City of Saskatoon says too much garbage going to landfill

The City of Saskatoon says more work needs to be done to keep recyclables out of the city's landfill.

Waste diversion rate at 22 per cent in 2017, national average almost double

The City of Saskatoon says its waste diversion rate is about half the national average. (Josh Pagé/CBC)

The City of Saskatoon says more work needs to be done to keep recyclables out of the city's landfill.

In a report to councillors, administrators said Saskatoon's waste diversion rate was 22.8 per cent last year. That number is dwarfed by the national waste diversion average of 43.7 per cent, almost double the local level.

The findings show Saskatoon has a long way to go to reach its target of 70 per cent waste diversion by 2023. The city is focused on waste diversion in an attempt to save the need for building another landfill (which could cost as much as $100 million), as well as decreasing the city's carbon footprint.

The report shows the city's green bin program was most successful at taking garbage out of the landfill. Fourteen thousand tonnes of organics were sent to city composting programs, making up just over 50 per cent of the diverted waste.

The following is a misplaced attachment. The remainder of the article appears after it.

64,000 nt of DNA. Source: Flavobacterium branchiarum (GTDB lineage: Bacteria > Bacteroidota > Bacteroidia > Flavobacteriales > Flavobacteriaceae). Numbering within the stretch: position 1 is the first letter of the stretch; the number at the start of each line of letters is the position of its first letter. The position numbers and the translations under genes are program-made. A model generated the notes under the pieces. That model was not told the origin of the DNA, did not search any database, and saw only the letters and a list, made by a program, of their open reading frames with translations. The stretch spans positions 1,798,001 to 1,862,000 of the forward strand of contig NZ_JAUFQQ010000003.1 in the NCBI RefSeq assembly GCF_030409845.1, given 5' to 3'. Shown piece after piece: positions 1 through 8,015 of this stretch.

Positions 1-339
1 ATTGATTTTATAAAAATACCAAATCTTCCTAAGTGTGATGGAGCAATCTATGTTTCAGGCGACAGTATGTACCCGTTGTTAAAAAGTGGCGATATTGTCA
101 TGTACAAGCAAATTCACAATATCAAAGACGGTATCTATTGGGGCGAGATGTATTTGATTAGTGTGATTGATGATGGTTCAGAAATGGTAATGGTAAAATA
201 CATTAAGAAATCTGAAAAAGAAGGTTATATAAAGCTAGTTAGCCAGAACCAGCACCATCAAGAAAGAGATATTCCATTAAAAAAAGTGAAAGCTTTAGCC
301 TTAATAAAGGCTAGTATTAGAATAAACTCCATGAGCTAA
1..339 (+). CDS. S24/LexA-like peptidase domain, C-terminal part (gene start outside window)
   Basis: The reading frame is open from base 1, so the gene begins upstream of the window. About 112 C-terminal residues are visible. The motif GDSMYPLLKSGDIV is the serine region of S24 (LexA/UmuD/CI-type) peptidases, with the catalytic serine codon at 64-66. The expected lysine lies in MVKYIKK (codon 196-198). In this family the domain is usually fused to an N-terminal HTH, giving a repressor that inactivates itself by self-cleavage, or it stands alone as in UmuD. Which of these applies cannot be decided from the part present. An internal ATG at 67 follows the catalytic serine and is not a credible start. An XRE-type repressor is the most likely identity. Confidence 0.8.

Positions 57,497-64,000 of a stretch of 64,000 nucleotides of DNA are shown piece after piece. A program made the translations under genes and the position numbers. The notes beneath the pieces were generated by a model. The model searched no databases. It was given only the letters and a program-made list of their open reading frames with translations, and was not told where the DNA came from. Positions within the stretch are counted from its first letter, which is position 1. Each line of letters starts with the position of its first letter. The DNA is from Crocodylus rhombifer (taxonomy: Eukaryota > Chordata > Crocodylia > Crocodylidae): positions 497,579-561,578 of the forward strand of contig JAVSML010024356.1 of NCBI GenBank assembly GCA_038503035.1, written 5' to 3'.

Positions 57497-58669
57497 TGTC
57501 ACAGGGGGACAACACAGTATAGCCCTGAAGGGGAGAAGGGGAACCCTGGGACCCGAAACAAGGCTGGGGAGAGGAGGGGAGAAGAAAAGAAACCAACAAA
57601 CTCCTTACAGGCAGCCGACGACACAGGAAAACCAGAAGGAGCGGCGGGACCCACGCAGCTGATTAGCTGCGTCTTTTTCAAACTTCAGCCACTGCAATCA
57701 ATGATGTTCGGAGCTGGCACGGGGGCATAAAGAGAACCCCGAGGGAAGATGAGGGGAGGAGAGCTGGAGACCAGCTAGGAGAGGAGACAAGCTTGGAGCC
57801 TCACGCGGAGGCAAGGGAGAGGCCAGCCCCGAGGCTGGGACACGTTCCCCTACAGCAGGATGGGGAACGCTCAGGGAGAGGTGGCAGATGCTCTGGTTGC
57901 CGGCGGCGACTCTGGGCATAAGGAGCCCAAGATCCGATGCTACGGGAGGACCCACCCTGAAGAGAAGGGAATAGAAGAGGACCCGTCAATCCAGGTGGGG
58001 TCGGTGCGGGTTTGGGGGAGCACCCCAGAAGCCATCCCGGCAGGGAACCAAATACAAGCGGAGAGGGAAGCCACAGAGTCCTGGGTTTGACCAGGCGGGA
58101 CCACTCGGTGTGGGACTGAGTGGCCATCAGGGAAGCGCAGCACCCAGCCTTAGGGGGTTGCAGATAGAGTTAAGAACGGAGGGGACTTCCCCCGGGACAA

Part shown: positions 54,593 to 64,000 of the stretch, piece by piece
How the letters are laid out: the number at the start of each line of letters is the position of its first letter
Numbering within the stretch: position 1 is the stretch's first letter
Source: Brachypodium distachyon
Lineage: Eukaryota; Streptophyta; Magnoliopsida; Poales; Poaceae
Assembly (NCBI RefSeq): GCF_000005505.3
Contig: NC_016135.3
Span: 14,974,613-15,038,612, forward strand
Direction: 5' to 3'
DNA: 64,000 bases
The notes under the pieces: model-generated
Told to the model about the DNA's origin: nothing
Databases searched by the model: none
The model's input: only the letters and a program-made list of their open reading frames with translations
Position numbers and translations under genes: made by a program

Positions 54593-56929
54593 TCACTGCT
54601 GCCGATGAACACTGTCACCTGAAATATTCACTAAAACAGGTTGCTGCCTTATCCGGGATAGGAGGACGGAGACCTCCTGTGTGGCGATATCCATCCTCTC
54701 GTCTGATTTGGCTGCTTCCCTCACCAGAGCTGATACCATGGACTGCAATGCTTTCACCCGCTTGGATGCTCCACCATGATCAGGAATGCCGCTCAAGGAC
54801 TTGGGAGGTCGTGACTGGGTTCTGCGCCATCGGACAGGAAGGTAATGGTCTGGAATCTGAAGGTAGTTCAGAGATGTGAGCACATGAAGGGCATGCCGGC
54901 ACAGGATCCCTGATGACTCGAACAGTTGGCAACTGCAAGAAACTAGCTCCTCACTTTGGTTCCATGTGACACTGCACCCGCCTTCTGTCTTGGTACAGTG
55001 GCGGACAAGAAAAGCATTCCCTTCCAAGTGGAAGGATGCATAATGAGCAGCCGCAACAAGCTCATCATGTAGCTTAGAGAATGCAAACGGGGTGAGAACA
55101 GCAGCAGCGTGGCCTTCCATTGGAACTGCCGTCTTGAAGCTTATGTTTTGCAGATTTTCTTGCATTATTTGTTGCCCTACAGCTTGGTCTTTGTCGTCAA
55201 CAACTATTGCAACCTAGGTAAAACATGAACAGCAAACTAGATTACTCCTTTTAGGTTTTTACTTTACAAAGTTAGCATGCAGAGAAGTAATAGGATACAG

Meanwhile, residential recycling programs (multi-unit and curbside) accounted for roughly 40 per cent of waste sent somewhere other than the garbage, or 11,265 tonnes.

The majority of diverted garbage in 2017 came from the city's composting program. (City of Saskatoon)

While the city has seen a marginal one per cent increase in waste diversion from 2016, total garbage headed to the landfill has stayed steady at 52,000 tonnes, with 2.6 million black-cart collections.

The city said its recycling and organics programs resulted in the equivalent of 48,000 fewer tonnes of carbon dioxide, or the equivalent of removing 10,300 cars from the road.

User-pay garbage

The city was quick to point out that it is working on the situation.

Last year, councillors voted in favour of developing a plan to institute user-pay garbage collection, where residents would be charged based on the amount of garbage they produce.

The main goal of the system is to create a garbage utility, rather than have trash collection paid for through property taxes.

The plan was met with hostility from some residents, who were concerned about illegal dumping and rising costs.

Councillors also spoke in favour of a city-wide organics recycling program last year, rather than the current subscription-based green cart system.


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